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what's wrong with me?? kick up the a*** or handholding please!

(7 Posts)
whatshewants Tue 30-Apr-13 15:13:28

SBXH, left family home after breackdown (?), Alchol misuse and needed wn space...OW within weeks and found out later was around before we married. Last few years have been really tough, I thought we were working together, it now seems he checked out long ago. So why can I not let go?? He often visits, stays over and socialises with friend s and family and up until recently says he loves me...I know! and hinted that given time would get back together.

\at the moment a row has now resulted in vile texts and anger. I need clousure and he wont talk, always stonewalled. I know I have the power to stop this too, but have tried to stay on good terms for DC.

Why do I just give him opportunity after opportunity to hurt me. Its been push me pull me for months. But when things go wrong in his life he contacts straight away...andI helpsad

This isn't love, but I still struggle to image life withour the man I have loved for 13 years.

I want him to talk and let me move on, he wont. I suppose I have to just let it go, any help in how would be really helpful.

TeaMakesItAllPossible Tue 30-Apr-13 15:34:34

I would suggest no more visiting and no more staying over.

Also you need time to socialise with your family and friends without him so remove him from that.

If you have children they can have their access time with him away from your space and your life.

You don't need him to talk to move on. You need boundaries, and your own space, to allow you to move on from this relationship.

You deserve to be treated better.

CogitoErgoSometimes Tue 30-Apr-13 15:54:02

"Why do I just give him opportunity after opportunity to hurt me."

Because you're an optimist with a romantic streak. Fatal. You may think he's the best you can do... all you deserve? Either way, you really have to detach from him 100%. He's not your partner, he's not your friend, he's not even a very nice person to hang out with. Focus on making a completely new life for yourself and filling the gap left by him with something much more constructive.

CogitoErgoSometimes Tue 30-Apr-13 16:01:06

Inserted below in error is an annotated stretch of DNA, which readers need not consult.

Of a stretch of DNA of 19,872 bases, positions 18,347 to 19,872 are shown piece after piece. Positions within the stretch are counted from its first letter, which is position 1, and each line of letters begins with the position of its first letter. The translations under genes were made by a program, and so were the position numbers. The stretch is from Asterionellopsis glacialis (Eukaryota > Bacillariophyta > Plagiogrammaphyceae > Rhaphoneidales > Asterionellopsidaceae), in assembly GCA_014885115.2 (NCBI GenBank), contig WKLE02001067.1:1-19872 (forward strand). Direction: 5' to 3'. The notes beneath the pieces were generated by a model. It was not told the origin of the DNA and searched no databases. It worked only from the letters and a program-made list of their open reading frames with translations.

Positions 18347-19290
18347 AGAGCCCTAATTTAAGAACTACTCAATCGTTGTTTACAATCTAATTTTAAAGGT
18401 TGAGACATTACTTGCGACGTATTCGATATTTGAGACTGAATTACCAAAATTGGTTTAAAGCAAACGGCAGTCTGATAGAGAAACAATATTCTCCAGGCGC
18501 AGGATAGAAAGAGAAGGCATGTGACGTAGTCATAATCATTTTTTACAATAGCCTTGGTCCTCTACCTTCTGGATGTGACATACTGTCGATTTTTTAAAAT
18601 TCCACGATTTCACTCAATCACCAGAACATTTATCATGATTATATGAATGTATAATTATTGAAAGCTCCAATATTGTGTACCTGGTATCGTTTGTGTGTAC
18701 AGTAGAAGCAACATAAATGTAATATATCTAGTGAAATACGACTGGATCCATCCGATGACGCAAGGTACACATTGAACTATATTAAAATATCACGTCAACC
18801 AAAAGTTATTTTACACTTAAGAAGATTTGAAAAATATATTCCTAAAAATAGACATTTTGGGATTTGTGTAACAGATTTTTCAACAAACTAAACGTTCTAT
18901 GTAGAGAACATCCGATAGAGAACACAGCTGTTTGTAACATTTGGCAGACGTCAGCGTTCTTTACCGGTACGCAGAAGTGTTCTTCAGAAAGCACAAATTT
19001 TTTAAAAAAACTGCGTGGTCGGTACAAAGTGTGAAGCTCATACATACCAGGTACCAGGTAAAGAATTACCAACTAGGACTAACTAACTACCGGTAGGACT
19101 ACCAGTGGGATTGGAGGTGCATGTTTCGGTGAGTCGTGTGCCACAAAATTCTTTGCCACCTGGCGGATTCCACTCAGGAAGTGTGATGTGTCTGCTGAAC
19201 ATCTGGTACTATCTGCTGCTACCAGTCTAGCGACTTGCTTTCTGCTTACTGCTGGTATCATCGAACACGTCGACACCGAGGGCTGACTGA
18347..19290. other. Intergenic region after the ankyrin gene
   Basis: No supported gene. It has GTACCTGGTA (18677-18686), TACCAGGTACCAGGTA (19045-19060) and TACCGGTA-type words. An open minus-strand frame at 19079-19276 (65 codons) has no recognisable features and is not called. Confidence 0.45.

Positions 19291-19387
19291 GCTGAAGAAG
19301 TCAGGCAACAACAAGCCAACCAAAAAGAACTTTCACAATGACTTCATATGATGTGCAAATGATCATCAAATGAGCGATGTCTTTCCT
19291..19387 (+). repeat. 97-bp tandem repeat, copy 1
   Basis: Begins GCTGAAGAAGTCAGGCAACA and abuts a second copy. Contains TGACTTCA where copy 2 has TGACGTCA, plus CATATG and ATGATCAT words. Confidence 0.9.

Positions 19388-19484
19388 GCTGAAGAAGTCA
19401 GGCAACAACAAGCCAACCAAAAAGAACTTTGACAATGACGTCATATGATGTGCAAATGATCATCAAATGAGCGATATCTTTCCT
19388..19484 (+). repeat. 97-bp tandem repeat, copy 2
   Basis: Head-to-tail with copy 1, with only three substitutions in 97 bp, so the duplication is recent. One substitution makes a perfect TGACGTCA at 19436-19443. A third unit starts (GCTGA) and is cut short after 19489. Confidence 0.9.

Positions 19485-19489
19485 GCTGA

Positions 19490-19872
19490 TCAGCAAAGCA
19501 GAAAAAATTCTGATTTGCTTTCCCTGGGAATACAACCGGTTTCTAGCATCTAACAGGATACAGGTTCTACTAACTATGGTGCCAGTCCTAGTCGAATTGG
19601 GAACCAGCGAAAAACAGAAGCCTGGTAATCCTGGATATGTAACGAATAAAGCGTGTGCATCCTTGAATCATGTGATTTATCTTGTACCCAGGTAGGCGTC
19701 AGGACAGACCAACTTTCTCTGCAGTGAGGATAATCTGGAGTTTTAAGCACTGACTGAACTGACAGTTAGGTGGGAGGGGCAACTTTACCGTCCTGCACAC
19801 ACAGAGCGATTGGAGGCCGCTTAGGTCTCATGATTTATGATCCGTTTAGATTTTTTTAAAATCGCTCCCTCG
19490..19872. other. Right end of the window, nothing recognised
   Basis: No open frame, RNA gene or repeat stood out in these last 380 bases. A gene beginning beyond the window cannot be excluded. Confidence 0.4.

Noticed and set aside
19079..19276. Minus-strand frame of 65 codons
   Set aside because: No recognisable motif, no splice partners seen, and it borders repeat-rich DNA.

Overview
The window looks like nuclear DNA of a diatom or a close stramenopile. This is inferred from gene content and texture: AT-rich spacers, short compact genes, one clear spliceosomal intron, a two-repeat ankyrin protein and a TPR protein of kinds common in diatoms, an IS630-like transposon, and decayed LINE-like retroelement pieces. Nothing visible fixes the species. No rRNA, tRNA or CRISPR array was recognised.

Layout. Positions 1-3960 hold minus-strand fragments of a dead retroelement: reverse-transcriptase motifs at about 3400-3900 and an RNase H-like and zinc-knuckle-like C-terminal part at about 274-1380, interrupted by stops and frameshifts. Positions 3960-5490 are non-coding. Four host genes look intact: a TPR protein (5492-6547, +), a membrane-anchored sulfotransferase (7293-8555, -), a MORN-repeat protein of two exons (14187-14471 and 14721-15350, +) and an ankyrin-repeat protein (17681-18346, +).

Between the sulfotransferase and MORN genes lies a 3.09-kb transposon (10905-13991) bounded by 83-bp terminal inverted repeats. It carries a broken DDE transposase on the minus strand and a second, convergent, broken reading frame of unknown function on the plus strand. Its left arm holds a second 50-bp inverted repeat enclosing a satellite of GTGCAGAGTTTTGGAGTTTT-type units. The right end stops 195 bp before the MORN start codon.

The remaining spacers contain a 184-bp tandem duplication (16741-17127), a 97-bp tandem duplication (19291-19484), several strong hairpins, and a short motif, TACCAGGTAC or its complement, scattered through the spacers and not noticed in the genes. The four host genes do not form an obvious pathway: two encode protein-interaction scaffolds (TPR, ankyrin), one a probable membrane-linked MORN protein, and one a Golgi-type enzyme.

"I need clousure and he wont talk, always stonewalled."

Know this. You'll never get 'closure' from this person. There will always be unanswered questions, things that aren't said, apologies that aren't made. Wait for closure and you'll still be in this mess 10 years down the track. Reject him completely & stop feeling you have to be mates with some loser just because your DCs contain half his DNA. Be 'civil' from a distance by cutting off his opportunity to abuse you through socialising, texts and phone-calls. Change your phone numbers. Limit information to e-mails only. You will feel 100% better.

BarredfromhavingStella Tue 30-Apr-13 16:01:24

You think you need closure but you're never going to get it from him. Move on & make a lovely new life for you & your DC-you don't need this man.

Dahlen Tue 30-Apr-13 16:17:32

It takes two to make a good relationship. Just as you couldn't make your marriage work just with your own effort, you cannot make the co-parenting arrangement be fair and friendly unless that's what he wants too. And he doesn't. He wants all the good things you provided for him while married with none of the responsibilities.

Accept the fact that you cannot have an amicable relationship with your DCs father. Decide what you want and inform him that this is how it's going to be. Converse only about the DC and only by text or email.

He has to be allowed access to the DC and you shouldn't obstruct his efforts to be involved, but let him do the running, e.g. leave it to him to organise contact events, tell him to contact the school directly for information about parent's evenings, etc.

Then stick to it.

After an initial tantrum you'll probably find that he'll be easier to deal with than ever.

squibb Tue 30-Apr-13 23:11:12

As above he wants all the positive things from you without hassle etc.

It may turn out that you can have a positive relationship with him, but it's going to be a different one, as ex partners, and it's not going to happen overnight. All the time you engage with him in ways similar to when you were together it will encourage him to think that he can continue the current convenient setup.

So you are going to have to be much more distant, formal yet polite. And it might not hurt to find a way to explain all this to him, he might throw it back at you and be unpleasant, which case not much hope for closer relationship in distant future, or might be very reasonable and reluctantly agree it's all for the best, in which case he might be a positive thing in the lives of you and your DC in years to come.

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